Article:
Ohhhh that menu music… “Is cooking…*dumdum dum dadum*…is cooking…” Yeah, I’m not going to be sad if I never hear that again. The graphics adhere to the same blocky, frozen faced, lego-men-made-of-meat that ran rampant throughout this game engine, but the colours are bolder, the animations are better, the environments are more layered, the crowd has more character…good show all in all really.

The Verdict

I’m cutting this short. I have to. This could quite easily turn into the foundation for a college course about wrestling game history. But the important points to consider : the gameplay is a barrel of fun, the multiplayer is a laugh riot, everybody (for some reason) loves these wrestlers, and the replayability is endless. We mean that. We played this game for 10 years and still never unlocked the Godfather’s Ho as a playable character. And smart money says that she had some tricks.

WWF No Mercy has proved to be so relentlessly playable that other wrestling games are still ripping it off today (we’re looking at you, TNA Impact!). An absolute jewel in the N64’s already weighty multiplayer crown, and not to be missed by anybody, wrestling fan or not.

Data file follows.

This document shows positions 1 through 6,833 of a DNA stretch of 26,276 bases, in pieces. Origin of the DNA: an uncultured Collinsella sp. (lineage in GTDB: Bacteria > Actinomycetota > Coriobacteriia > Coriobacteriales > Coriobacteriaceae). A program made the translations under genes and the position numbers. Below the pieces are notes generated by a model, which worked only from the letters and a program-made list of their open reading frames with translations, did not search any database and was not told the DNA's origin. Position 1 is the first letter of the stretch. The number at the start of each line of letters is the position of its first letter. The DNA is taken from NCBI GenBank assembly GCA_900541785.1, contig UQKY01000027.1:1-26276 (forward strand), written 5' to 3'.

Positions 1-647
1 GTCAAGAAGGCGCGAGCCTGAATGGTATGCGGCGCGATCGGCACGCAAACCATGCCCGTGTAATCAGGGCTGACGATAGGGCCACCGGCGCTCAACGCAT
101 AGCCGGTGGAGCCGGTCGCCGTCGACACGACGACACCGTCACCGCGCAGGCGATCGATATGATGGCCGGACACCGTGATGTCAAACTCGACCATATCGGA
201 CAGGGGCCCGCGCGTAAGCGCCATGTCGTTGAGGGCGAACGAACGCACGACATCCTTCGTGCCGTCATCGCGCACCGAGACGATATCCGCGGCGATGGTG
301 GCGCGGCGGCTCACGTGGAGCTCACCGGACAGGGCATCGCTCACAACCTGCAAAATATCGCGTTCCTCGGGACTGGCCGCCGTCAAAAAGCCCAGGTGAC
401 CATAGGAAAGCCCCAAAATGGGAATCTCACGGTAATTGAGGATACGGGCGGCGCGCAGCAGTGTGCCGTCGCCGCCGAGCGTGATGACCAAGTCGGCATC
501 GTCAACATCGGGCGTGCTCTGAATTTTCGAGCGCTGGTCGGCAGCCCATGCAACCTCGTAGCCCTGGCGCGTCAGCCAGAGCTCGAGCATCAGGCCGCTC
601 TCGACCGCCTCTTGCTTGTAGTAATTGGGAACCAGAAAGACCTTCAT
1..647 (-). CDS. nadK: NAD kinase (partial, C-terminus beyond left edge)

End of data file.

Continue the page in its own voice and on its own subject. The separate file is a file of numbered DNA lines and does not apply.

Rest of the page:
Pros : Playabilty for years, Huge character roster, Wide variety of modes to enjoy, Excellent creation suite, That *ding* whenever you smash somebody in the plums.

Cons : FUCK OFF, TAKA!, Occasionally vexing AI, No real entrances (these things are important) Has anybody ever actually unlocked the Ho?, My copy of this game is now broken due to exhaustion.

Overall Score


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Posted in Nintendo 64